Bruckner: Symphony No. 1

Claudio Abbado / Lucerne Festival Orchestra

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Bruckner: Symphony No. 1 Review

by Blair Sanderson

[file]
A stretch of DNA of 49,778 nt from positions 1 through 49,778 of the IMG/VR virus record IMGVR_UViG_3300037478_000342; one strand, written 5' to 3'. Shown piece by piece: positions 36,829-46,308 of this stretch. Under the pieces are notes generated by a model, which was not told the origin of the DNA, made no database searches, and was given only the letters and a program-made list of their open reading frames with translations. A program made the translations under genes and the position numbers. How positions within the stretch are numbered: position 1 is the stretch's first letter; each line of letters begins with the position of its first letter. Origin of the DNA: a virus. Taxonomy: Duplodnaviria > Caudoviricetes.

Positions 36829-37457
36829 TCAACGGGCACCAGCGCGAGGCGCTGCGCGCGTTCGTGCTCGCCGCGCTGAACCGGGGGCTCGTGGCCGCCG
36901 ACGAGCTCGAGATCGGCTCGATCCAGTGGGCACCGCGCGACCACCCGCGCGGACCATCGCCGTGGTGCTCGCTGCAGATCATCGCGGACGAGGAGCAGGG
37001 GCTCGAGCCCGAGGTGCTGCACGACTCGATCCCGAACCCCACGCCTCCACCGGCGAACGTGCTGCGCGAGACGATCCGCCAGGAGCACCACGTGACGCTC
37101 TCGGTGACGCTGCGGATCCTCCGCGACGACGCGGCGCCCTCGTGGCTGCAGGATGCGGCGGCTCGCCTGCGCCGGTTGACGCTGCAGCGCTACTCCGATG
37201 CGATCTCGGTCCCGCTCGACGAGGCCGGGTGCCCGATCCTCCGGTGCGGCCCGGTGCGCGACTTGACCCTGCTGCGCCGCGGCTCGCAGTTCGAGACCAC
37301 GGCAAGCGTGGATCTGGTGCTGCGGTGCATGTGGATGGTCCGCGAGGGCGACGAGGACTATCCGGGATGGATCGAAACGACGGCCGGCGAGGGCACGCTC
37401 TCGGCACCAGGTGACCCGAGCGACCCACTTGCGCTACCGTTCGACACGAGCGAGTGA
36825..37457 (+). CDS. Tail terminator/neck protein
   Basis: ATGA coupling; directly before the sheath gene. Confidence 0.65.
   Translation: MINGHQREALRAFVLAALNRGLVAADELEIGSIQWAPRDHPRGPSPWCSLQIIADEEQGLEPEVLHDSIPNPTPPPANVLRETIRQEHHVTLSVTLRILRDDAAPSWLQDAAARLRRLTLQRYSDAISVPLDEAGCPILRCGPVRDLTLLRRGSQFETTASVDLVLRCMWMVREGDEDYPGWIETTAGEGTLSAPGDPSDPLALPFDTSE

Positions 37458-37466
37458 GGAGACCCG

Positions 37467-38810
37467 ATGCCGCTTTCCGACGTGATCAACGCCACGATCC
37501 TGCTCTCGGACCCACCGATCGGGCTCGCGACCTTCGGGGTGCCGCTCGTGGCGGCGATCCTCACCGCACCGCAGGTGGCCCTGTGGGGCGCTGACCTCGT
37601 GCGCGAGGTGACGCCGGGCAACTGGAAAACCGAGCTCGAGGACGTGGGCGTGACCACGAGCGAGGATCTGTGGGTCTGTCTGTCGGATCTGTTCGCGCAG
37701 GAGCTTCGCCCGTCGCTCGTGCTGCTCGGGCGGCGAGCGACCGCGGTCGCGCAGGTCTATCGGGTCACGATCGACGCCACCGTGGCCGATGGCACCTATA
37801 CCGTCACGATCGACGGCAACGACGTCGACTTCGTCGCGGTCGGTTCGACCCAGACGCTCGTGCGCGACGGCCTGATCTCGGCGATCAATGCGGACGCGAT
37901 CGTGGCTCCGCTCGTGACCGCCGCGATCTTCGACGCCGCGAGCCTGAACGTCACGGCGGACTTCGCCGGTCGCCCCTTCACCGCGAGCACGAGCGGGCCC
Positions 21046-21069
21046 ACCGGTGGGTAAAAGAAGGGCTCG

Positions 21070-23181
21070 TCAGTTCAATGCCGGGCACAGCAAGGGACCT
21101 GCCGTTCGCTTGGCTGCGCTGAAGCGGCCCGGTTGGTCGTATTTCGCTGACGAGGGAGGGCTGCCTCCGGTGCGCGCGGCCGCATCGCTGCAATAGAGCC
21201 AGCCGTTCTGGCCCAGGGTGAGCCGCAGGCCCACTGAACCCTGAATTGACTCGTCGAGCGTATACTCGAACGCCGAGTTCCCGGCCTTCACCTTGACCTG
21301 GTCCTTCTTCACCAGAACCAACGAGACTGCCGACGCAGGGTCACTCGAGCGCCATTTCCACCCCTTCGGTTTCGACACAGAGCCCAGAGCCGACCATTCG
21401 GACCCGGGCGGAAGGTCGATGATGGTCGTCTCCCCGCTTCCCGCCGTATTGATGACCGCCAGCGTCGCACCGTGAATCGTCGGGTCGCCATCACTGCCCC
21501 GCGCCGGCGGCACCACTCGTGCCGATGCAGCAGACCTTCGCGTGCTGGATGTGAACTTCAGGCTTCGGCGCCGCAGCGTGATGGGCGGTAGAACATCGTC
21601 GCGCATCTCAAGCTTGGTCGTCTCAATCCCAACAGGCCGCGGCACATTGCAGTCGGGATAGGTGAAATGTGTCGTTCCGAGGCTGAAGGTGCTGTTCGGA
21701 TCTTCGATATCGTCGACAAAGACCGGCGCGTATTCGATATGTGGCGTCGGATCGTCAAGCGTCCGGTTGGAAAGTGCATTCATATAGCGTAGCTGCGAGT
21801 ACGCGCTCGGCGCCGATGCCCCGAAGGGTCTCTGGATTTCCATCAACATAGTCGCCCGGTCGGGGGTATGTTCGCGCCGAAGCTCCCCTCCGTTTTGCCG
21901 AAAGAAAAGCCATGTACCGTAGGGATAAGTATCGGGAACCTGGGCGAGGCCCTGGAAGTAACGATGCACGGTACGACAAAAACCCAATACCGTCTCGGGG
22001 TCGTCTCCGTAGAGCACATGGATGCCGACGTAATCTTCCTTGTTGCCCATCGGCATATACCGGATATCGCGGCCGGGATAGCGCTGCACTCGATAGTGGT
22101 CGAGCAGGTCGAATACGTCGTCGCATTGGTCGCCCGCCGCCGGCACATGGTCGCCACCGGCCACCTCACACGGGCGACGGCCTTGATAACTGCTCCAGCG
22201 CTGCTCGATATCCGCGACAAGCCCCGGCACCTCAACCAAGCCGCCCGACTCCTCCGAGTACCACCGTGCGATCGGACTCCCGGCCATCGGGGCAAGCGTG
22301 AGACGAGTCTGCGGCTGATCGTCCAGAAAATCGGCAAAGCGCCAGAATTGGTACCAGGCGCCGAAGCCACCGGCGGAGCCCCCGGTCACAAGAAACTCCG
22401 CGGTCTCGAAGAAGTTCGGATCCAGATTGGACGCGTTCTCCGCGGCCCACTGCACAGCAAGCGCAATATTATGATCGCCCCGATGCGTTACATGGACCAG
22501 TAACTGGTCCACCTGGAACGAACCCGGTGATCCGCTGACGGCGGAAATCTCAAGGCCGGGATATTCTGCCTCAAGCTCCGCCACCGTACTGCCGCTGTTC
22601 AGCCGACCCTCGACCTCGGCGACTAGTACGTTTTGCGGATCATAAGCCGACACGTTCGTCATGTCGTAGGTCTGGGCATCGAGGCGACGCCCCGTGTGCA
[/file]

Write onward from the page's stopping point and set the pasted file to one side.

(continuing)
The majority of conductors who have recorded Anton Bruckner's Symphony No. 1 in C minor have used one of two editions of the well-established 1877 "Linz" version, and Claudio Abbado has previously recorded that version, twice using the 1953 edition by Leopold Nowak, and several times using the 1935 edition of Robert Haas. For this Accentus Music release, Abbado conducts the "Vienna" version of 1891 with the Lucerne Festival Orchestra, and the choice of the later score shows a preference for Bruckner's decisive revisions over the uncertainties of the earlier states of the score. A few other conductors have used this version, notably Günter Wand, Gennady Rozhdestvensky, Leon Botstein, and Riccardo Chailly, but this is still only a small number of Brucknerians who endorse it. Even so, this is a somewhat more pugnacious First with numerous changes of details, and listeners familiar with the "Linz" version may be startled when they hear them. Ultimately, the real value of this performance lies not in the minutiae of Bruckner's changes but in the directness and confidence of the players, who deliver the symphony with a kind of urgency that is beneficial to the music, and a rawness of orchestration and scoring that fit with the composer's mature expression. Abbado has performed a service by advocating for this seldom played version, so anyone who is curious can compare all of his readings to understand their differences and Abbado's changing approach to this work.

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